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Sue McNally, Chuck Kimmerle capture America’s beauty in new Fort Collins Museum of Art exhibit

Patriotic themes have found their way to the Fort Collins Museum of Art.

Not American flags and aggressive bald eagles, but intimate portraits of wonders within the United States.

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an art museum
Sue McNally uses vivid colors to bring out the character of each landscape she has seen on her cross-country road trips across America. The journey first began when she visited the Devil’s Tower in Wyoming and decided to paint what she saw. (Sarah Ehrlich| Collegian)

Rhode Island-based painter Sue McNally  has been working on illustrating American landscapes in her new installation, “This Land is My Land.” Currently, her work depicts New Mexico, Colorado and Washington, and she will eventually capture a landscape for each state.

McNally has been working on the project since 2010, with her first painting of the Devils Tower in Wyoming. The paintings are from McNally’s vantage point and show her relationship to America’s different landscapes and the stories and people behind them.  

McNally photographs the desired landscape and collages the photos from different viewpoints, which then becomes her template for painting. Her paintings have no human element, and she tries to experiment with colors and space to create a new view of nature.

A landscape painting hangs in a gallery.
Sue McNally’s “Maroon Bells, Colorado” piece hangs in the Fort Collins Museum of Art. Bright colors show a different perspective of natural beauty. (Ashley Potts | Collegian)

Her large canvases are filled with neon pinks, purples and blues, with different textures that give these paintings a dimension unlike traditional landscape paintings.

“America is such an incredibly diverse country both in its populace and in its geography and landscape,” McNally said in an artist statement. “For many, it has been a rite of passage to drive coast to coast to see what the different regions of the country contain.”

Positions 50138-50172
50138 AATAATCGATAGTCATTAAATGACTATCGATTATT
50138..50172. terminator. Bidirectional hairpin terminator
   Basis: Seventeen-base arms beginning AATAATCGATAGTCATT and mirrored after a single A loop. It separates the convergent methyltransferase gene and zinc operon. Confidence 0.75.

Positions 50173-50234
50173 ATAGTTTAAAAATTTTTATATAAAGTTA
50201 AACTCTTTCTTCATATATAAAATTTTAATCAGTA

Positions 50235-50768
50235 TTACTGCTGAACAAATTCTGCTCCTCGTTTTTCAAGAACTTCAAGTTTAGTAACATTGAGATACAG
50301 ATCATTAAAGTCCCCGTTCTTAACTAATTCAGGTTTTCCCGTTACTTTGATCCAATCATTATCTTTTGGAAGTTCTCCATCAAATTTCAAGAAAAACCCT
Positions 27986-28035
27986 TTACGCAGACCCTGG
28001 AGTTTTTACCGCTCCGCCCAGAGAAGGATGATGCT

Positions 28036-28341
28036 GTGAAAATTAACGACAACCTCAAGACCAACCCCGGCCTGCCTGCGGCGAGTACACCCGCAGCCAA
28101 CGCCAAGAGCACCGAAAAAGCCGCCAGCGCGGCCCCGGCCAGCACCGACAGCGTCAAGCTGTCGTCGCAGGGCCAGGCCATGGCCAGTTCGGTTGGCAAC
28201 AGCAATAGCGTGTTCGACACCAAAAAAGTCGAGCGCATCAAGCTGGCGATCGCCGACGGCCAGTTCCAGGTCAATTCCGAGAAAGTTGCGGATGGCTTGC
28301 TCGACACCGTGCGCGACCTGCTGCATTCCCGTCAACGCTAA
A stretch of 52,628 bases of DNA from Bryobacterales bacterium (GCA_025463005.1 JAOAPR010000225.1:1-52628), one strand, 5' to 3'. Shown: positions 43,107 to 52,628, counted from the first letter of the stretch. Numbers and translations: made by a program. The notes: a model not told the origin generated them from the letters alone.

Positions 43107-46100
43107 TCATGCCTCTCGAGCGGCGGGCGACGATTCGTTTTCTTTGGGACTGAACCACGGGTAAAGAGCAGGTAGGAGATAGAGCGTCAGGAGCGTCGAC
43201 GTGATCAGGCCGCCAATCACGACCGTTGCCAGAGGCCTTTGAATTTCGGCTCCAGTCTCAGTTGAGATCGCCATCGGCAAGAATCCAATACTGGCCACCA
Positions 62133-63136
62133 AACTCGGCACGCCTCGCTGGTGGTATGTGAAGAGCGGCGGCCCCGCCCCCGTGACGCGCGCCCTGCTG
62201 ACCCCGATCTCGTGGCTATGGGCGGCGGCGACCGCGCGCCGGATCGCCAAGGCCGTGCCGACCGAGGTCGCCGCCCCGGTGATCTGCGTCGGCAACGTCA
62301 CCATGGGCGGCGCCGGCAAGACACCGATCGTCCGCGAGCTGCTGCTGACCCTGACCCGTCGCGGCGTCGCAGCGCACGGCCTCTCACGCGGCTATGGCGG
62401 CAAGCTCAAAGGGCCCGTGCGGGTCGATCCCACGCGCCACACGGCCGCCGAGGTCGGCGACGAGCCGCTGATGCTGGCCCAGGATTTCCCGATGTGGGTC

Alongside McNally’s is another exhibit in the hallway of the Fort Collins Museum of Art entitled “From the Heart:Land.” This collection of photographs is by photographer Chuck Kimmerle, who has depicted the relationship between man and nature in his newest exhibit. Working primarily in black and white. Kimmerle has captured the hauntingly beautiful silence and peace one can find in the plains of Western America.

 

– Location: Museum of Art | Fort Collins, 201 South College Avenue, Fort Collins, CO 80524

-$5 general admission, $4 for students 

 

Kimmerle credits his interest in photography to the moment he bought a Canon Canonet QL17 while in the Army. This led Kimmerle to have a successful 15-year stint as a photojournalist, including a Pulitzer nomination.

trees in the snow
Chuck Kimmerle photographs the symmetry of nature he finds in the American plains. This photo is entitled “Shelter Belt #4, North Dakota.” Kimmerle has had a successful career as a photojournalist, delving into many projects and earning a Pulitzer Prize nomination. (Sarah Ehrlich | Collegian)

“My landscape work centers primarily around the intersections of where man and nature meet,” Kimmerle said in a statement. “I find that these areas, which seem to be a norm of our landscape, offer an insight and significance which I cannot find in nature alone.”

These two exhibits will be on display until March 18, 2018. More information can be found at moafc.org.

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Collegian reporter Sarah Ehrlich can be reached at entertainment@collegian.com and on Twitter @sarahehrlich96.

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